It's June on a holiday weekend in Orange, one of New South Wales' largest rural support towns, and it is snowing thanks to an unseasonable cold front that is blowing off the Snowy Mountains.
Somewhere out past the boundaries of a city that distinguishes itself by having four defined seasons and which promotes itself as the City of Colour, a local businessman needs a new computer and wants it ready for business on Tuesday.
"No problem," is the attitude of Gabriel Szatmary, proprietor of Colour City Computers (CCC) in Orange.
"That is why retailing in the country is so different to the city - you have to develop long-term confidence within the community and that often involves taking service one extra step," he said.
Branching out from basic software and hardware supply-based revenues is also important today, according to Szatmary. He has extended the business from Authorised Microsoft System Builder status to now include Web publishing, on-site maintenance and repair services, and network installations in his repertoire.
"When we sell three or four computers to a company, they generally want to link them and are now asking how they can get a presence on the Internet.
"I can show them that, so I see the offering of Web publishing services which will put local businesses on the Net as a logical progression of what we are doing as a small assembler and retailer - especially in the country."
But it is service that is the key to winning the confidence in the country's non-urban regions, according to Szatmary.
"Country mentality is a lot different and word-of-mouth is our best selling agent. You have to be available when they need you and that means offering 24-hour support and on-site service," he said.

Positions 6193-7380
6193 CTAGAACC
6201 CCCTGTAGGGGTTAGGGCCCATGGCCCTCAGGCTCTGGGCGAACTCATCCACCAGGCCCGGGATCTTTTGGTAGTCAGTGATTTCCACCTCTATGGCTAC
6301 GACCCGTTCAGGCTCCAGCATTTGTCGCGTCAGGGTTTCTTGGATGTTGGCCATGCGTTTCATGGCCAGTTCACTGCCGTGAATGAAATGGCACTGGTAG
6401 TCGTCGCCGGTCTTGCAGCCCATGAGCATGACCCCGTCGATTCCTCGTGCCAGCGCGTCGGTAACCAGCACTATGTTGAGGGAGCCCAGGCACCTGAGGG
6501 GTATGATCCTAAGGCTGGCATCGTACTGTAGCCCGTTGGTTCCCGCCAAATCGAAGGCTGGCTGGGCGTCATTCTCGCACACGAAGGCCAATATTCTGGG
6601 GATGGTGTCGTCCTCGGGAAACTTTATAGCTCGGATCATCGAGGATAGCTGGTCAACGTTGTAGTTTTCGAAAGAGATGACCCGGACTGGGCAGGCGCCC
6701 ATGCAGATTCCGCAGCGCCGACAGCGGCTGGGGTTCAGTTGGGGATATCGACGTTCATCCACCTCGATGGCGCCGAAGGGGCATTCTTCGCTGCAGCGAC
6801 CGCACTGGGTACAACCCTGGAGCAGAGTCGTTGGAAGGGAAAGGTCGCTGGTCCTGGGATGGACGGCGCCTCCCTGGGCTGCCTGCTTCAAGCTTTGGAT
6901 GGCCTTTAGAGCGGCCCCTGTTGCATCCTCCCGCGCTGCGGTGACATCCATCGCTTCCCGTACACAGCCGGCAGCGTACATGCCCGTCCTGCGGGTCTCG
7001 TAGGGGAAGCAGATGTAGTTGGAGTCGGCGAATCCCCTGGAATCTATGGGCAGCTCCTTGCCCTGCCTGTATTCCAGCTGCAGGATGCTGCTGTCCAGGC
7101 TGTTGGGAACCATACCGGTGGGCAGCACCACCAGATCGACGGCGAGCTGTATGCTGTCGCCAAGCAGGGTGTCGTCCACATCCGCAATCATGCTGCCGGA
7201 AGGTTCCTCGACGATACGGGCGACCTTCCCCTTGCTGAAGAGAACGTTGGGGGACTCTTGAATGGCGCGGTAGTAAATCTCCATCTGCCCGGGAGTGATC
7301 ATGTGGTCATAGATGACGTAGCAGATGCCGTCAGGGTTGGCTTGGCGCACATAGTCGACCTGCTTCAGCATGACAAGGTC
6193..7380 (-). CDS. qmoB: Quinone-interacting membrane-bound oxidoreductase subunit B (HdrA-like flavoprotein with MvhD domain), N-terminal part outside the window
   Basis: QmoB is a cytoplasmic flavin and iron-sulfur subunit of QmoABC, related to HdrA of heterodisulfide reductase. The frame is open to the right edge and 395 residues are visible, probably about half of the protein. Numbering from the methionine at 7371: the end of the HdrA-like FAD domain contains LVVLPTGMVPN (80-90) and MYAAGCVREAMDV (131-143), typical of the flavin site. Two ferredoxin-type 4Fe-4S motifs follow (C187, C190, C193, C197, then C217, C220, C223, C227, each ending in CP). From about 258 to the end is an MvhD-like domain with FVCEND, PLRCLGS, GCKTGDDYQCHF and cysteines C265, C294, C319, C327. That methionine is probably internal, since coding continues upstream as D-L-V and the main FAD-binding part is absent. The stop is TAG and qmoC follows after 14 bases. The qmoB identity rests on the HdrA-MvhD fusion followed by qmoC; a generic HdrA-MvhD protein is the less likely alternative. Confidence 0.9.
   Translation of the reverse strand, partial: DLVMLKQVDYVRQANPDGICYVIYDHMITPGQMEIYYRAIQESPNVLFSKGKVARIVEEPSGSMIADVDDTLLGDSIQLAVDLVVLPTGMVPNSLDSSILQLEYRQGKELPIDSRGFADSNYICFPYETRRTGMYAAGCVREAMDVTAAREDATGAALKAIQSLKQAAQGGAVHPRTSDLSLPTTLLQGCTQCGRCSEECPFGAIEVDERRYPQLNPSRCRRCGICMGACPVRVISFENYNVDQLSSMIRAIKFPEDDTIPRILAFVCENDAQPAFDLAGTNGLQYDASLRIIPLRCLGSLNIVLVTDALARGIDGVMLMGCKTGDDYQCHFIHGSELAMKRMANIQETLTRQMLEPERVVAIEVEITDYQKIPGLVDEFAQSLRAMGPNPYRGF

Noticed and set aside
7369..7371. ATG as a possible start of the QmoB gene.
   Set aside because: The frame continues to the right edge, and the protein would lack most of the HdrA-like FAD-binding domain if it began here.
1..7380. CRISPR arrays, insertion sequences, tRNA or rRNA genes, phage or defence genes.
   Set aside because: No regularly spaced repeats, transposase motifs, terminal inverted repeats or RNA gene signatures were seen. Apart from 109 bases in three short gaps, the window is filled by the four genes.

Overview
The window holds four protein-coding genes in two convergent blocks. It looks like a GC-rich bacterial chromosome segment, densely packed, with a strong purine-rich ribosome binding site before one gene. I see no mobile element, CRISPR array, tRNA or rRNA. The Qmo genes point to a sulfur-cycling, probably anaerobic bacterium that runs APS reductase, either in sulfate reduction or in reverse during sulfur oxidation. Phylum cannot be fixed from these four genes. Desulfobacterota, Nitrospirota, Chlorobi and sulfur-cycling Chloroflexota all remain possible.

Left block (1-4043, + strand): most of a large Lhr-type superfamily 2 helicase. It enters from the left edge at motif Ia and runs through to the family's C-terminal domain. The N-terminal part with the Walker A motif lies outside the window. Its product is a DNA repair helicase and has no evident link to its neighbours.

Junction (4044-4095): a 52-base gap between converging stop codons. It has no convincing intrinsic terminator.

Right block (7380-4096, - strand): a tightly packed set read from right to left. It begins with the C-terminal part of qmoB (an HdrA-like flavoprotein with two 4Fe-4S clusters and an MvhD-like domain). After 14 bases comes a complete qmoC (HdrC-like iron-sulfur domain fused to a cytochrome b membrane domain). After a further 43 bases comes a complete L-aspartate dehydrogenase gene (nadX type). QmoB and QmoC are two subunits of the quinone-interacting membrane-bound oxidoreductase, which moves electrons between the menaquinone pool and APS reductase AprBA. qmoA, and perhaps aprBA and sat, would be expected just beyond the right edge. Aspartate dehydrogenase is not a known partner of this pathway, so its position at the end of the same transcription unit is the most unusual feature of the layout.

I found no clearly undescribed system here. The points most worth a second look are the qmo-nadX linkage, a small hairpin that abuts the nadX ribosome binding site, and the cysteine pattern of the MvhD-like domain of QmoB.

Szatmary said CCC is run by his wife Julie and himself and employs three part-time technicians. He has been building and selling systems in Orange for three years but only opened the retail store 13 months ago.
As well as system building that yield sales of three or four in a bad week and up to 10 in a good one", Szatmary said he is able to offer a broad range of software and hardware products via the big Sydney distributors.
"There's not much in the way of hardware or software that I can't get delivered overnight from Sydney, so I can source just about anything but don't need to keep a lot of stock. Orange is really just a backwater, but we still get pretty good service."
Szatmary generally goes to Sydney once a week to keep abreast of the latest products and to maintain relationships with his suppliers which he feels is vital in his quest to "stay on the pulse" and sell the best systems to his customers.
The stiffest competition in town comes, strangely enough, from the local Harvey Norman, which Szatmary claims "sells about the same number of systems we do", but to a different market.
"We are in a large rural area and I sell a lot to farmers and small businesses who want it delivered and installed."
Szatmary said there has also been about five or six "fly-by-nighters" who have set up in town only to disappear soon after. This has made people in town wary of "shonky traders" and "cheap city offers", which has meant he has had to pay particular attention to the developing of relationships with customers.
Computer retailers cannot survive in a country town without a good reputation because it is word-of-mouth which will either make you or break you, he added.